A national, multicentre registry investigating the safety and efficacy of laser lead extraction has reported high success- and low procedure-related complication rates associated with the procedure. This is the headline finding of the GALLERY (German laser lead extraction gallery) retrospective registry, results from which have been published online in EP Europace.
Simon Pecha (University Heart and Vascular Center Hamburg, Hamburg, Germany) and colleagues report that 24 German centres that are performing laser lead extraction have participated in the registry.
All patients treated with a laser lead extraction procedure between January 2013 and March 2017, were consecutively enrolled in the study, which investigated the safety and efficacy of the laser lead extraction procedure.
A total of 2,524 consecutive patients with 6,117 leads were included in the registry, in which 5,499 leads with a median lead dwell time of 96 (62–141) months were treated. Investigators report that the mean number of treated leads per patient was 2.18±1.02.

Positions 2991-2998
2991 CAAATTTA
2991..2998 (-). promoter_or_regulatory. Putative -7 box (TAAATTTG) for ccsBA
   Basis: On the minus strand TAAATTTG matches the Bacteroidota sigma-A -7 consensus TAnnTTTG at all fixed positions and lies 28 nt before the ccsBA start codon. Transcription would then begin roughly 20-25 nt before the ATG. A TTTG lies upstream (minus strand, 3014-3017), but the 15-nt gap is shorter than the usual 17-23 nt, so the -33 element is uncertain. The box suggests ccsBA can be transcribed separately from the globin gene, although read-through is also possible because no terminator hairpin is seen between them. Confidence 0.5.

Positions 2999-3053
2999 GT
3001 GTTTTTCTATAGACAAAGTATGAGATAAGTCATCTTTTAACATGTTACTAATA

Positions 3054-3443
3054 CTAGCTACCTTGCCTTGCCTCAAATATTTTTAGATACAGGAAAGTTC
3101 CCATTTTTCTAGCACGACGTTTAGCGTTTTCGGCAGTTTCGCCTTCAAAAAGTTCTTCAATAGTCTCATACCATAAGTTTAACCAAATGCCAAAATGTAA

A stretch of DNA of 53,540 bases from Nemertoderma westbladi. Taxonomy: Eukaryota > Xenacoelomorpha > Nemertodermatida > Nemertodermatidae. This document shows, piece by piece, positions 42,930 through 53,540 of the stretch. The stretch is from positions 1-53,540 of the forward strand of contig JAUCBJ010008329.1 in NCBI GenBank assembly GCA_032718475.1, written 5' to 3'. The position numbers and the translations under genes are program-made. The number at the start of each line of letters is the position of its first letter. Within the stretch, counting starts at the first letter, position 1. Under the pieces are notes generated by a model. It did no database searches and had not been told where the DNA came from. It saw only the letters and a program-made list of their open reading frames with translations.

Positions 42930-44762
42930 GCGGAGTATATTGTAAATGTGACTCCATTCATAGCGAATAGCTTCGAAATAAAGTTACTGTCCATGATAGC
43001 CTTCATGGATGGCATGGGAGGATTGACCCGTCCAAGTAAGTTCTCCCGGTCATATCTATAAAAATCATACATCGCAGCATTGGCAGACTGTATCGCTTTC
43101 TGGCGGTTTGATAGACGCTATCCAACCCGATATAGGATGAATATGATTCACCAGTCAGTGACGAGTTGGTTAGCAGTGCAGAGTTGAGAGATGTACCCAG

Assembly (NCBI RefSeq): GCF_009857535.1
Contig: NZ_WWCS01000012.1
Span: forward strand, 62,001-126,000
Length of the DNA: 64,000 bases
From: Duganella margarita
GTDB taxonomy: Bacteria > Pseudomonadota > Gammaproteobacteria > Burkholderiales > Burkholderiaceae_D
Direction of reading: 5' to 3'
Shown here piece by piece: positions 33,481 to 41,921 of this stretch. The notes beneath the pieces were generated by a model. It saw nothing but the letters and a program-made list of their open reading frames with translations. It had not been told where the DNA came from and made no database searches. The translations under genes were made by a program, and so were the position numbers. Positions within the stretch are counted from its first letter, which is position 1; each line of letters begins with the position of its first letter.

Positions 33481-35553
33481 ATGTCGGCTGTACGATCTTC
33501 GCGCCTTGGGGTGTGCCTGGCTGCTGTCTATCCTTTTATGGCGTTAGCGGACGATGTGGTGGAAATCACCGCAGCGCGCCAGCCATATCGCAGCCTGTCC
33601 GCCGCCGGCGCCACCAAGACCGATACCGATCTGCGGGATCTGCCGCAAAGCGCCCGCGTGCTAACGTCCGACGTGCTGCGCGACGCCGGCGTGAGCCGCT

Furthermore, Pecha et al note that the clinical procedural success rate was 97.86% and complete lead removal was observed in 94.85%. However, additional extraction tools were used in 6.65% of cases.
Meanwhile, the rate of procedural failure reported by the study team was 2.14% with lead age ≥10 years being its only predictor. The overall complication rate was 4.32%, including 2.06% major and 2.26% minor complications with procedure-related mortality reported as 0.55%. Female sex and the presence of abandoned leads were predictors for procedure-related complications, the investigators write in EP Europace. The all-cause in-hospital mortality rate was 3.56% with systemic infection being the strongest predictor, followed by age ≥75 years and chronic kidney disease.
In their concluding remarks, Pacha et al write: “In the GALLERY registry, a high success- and low procedure-related complication rates have been demonstrated. In multivariate analysis, female sex and the presence of abandoned leads were predictors for procedure-related complications, while the presence of systemic infection, age ≥75 years, and chronic kidney disease were independent predictors for all-cause mortality.”